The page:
I am now beginning to think this posting is getting a bit 'bitty'! But bear with me!

Continued on our way and I got my first Italian Guinness in a most unexpected place, a little village en route to Santhia where we had decided to stop for rest/refreshment.

The following day we arrived at Vercelli and stayed in 'refugio' type accommodation beside a Church. it was very much like being on one of the St James routes, dormitory accomm and we met our first pilgrims there. There was Mass at the Church and afterwards in a side Chapel a beautiful Prayer session led by Don Alberto, the Priest in charge of the pilgrim accommodation.. I had been told about it by one of the ladies just after the Mass and was very grateful that she had taken the trouble to invite me.

Afterwards we had a great pilgrim meal so much like some of the refugios on the Spanish Camino. Picture is below!

The great pity about Vercelli though was that we did not get into the actual centre. We had arrived rather late in the afternoon and the refuge was about 30 mins walk from the centre and there had been no time to visit. The route out the following day by-passed it.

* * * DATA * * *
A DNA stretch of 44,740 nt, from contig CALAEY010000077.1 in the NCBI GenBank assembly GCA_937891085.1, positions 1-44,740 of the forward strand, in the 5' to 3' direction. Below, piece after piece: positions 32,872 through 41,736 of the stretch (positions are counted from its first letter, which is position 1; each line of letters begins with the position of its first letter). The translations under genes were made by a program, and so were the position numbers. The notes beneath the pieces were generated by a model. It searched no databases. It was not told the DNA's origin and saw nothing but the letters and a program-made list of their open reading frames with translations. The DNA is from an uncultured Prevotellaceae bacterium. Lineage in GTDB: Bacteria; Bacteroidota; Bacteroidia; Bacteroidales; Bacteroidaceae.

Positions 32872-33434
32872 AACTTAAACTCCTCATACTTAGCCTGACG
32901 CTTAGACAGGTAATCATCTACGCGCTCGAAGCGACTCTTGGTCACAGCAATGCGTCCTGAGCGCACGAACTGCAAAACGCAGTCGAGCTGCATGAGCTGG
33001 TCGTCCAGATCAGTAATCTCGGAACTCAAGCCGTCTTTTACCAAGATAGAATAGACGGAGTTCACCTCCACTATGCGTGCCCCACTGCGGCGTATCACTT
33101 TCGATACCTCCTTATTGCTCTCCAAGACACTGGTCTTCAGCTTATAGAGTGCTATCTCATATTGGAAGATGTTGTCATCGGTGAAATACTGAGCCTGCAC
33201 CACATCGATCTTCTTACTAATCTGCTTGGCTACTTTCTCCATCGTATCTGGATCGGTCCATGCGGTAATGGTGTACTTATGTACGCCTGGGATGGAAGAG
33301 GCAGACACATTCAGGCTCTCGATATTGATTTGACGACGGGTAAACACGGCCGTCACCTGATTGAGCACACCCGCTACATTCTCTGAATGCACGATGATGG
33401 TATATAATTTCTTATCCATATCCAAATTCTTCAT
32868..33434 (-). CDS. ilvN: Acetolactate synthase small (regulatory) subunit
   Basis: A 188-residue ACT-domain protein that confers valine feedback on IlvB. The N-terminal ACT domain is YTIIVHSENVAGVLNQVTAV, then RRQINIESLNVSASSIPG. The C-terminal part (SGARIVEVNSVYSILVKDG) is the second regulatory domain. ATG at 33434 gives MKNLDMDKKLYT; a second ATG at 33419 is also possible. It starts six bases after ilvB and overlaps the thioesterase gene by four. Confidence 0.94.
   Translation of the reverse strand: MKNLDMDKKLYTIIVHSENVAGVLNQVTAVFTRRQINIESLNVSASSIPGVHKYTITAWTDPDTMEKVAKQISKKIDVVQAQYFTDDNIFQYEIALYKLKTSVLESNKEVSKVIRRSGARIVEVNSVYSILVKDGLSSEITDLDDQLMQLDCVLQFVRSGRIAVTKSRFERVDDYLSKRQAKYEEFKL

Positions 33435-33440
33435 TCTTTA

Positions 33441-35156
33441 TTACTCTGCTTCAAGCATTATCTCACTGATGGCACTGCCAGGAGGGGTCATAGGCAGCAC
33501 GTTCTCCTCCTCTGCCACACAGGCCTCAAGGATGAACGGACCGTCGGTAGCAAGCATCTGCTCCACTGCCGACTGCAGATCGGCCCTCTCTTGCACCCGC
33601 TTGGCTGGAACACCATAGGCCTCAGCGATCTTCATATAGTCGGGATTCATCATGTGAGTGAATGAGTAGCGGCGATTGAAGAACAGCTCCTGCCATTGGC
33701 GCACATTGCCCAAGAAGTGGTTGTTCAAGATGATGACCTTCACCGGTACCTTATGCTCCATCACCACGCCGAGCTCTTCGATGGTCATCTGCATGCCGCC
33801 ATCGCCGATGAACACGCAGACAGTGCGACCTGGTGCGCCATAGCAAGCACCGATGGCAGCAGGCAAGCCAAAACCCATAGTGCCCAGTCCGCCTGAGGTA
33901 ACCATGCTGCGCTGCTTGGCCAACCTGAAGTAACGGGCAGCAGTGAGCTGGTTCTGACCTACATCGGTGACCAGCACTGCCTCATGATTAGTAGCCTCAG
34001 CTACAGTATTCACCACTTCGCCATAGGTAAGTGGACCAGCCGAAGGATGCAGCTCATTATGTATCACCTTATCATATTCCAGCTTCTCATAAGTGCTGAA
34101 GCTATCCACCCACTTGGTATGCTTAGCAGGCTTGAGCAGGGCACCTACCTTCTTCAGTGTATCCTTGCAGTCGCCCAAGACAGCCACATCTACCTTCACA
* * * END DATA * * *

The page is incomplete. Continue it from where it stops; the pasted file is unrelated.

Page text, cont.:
We went from one extreme to another when we took a hotel at the next stop, Robbio. This was because, to my delight, my sister and her husband were meeting me. They had been in England, then visited some friends in the South of France and were now en route by car back to Poland where they live. They had decided to take a detour to meet me in Italy. Knowing they would arrive late, I booked them into the hotel and wanted to be able to spend as much time with them as possible. In the end they did not arrive til 22:30. However they decided to stay an extra day as they were tired. So we walked on to the next town and Sheila and Jorge drove over and booked themselves into another hotel. We went into the pilgrim accommodation on the edge of town but I was able to spend lunchtime and the evening with them. It was a great treat!